It's cold outside, at last, and it's none too warm in here, either, necessitating my rooting around in a closet for my granddaughter's baggy-but-so-cozy hooded sweatsuit, in which I look a little like a crack dealer. The suit is grey, as is the sky and the road and the church across the street, as are the branches of the trees and all the birds in them. Not so much as one scarlet cardinal breaks the monotony.
When the air is grey and so is the world, a fire is in order. In a fireplace, if you have one, but a candle will do nicely if you do not. You need something about warmth, something yellow and orange, a little flame, kinetic in its brave insistence on being there and being counted. You need a nice cup of tea, or a cup of coffee with milk that you heated up and frothed a bit, so that your drink would feel more fattening than it really is. You need a nice magazine and some nice music on the radio. You need some Jane Austen to read.
At any time after 4pm, you can say evening prayer. Why 4pm? Because that's the rule. What will happen if you break the rule? Nothing. It's just fun to keep it, nice to think of a bell ringing the hour somewhere and people stopping what they are doing to mark the dying of the daylight and the lighting of the candles.
If I am by myself, I like to say evening prayer at the time the sun is going down, because in it we have the ancient hymn phos hilaron. "Gracious light" is how our prayer book renders those words, although I think it might be a little closer to the hymn's intent to call it "gladdening light," instead, as some old translators used to do: a light that makes us glad. A fire that shares itself in gladness, multiplies its own light, as fire always does: fire is something we get more of when we give some of it away, unlike almost everything else we might share. Except for the happy contagion of love.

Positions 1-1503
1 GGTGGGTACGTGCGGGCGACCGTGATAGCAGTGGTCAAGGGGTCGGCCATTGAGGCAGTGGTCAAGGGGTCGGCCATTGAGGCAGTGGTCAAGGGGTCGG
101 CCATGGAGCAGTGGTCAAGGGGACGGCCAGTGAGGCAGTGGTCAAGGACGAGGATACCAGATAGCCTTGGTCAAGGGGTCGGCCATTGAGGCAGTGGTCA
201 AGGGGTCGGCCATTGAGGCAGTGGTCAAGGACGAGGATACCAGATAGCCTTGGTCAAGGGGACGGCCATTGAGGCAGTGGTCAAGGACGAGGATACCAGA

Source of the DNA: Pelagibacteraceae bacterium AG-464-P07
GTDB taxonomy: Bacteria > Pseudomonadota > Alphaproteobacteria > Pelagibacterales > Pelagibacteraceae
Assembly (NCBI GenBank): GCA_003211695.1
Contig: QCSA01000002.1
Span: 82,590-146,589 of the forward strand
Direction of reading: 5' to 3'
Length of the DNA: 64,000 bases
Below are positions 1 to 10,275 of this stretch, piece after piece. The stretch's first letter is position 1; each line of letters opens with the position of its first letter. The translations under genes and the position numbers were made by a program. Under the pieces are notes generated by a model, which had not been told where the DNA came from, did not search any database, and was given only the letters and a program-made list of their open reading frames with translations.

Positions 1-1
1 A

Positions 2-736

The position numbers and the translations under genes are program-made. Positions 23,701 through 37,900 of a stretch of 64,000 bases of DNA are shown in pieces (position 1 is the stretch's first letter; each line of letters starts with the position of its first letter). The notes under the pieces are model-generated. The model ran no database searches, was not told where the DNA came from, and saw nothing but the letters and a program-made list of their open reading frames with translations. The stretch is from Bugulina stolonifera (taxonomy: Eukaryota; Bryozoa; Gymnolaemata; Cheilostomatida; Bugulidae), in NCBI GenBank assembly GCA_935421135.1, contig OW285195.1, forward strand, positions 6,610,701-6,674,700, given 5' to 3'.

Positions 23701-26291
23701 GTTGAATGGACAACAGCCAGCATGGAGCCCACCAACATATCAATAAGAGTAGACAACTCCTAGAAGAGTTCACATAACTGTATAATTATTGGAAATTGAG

O Gracious Light
pure brightness of the everlasting Father in heaven.
O Jesus Christ, holy and blessed!
Now as we come to the setting of the sun,
and our eyes behold the vesper light,
we sing praises, O God:
Father Son and Holy Spirit.
You are worthy at all times
to be praised by happy voices,
O Son of God, O Giver of life,
and to be glorified through all the worlds.
- Book of Common Prayer
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Mark your calendar now for "Gardens and Grace: Soul Sanctuary, Quiet Delight" at Kanuga in Hendersonville, NC, this coming May 27-31. Barbara Crafton will be among the keynote speakers, and will also be around to talk about garden writing (bring yours!). Philip Roderick founder of the Quiet Garden Movement in England, will speak about Celtic Spirituality. Terry Hershey, landscape designer and writer, will talk about what gardens teach us about living in the blessed present. And Denise Inge will talk about the ecstatic nature poetry of Thomas Treherne. And Kanuga will be its beautiful self, one of the loveliest places anywhere. http://www.kanuga.org/conferences/2007/gardens-grace.shtml